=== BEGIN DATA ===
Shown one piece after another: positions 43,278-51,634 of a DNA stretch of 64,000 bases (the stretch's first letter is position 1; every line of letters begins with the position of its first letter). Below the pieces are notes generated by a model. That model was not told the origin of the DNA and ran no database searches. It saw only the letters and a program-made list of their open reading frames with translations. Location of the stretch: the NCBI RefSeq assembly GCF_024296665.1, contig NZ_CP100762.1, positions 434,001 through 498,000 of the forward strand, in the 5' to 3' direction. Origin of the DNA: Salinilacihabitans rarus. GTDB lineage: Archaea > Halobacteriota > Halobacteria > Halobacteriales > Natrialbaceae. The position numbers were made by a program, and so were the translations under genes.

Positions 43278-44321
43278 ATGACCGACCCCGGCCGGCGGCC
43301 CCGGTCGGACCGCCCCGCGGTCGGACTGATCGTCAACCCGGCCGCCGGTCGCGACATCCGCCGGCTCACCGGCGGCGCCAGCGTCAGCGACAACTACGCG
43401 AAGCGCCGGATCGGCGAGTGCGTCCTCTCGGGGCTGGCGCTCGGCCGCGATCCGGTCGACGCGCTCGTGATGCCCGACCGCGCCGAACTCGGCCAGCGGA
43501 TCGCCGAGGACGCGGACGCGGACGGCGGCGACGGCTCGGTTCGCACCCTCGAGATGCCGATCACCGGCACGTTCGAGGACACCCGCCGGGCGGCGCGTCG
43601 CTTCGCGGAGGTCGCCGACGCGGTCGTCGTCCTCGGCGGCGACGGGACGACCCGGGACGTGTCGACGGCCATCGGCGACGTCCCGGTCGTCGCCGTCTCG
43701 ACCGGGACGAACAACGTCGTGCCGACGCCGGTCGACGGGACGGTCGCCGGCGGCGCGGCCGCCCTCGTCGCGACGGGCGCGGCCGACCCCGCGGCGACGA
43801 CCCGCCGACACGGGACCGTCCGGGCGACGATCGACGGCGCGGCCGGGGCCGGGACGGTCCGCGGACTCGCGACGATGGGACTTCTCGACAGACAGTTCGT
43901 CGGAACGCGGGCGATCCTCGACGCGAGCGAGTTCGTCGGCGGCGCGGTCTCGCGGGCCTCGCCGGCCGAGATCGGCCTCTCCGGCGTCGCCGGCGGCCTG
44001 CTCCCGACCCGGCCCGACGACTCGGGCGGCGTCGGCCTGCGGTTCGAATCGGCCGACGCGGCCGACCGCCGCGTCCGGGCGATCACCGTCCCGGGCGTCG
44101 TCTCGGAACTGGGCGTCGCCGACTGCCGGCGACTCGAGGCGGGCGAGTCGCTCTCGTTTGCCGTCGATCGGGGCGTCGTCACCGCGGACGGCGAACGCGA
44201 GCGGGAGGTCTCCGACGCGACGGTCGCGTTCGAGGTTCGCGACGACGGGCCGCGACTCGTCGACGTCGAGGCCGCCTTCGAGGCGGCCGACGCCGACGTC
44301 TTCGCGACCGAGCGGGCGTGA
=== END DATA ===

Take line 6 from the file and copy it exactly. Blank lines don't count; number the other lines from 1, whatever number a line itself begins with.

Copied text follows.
43501 TCGCCGAGGACGCGGACGCGGACGGCGGCGACGGCTCGGTTCGCACCCTCGAGATGCCGATCACCGGCACGTTCGAGGACACCCGCCGGGCGGCGCGTCG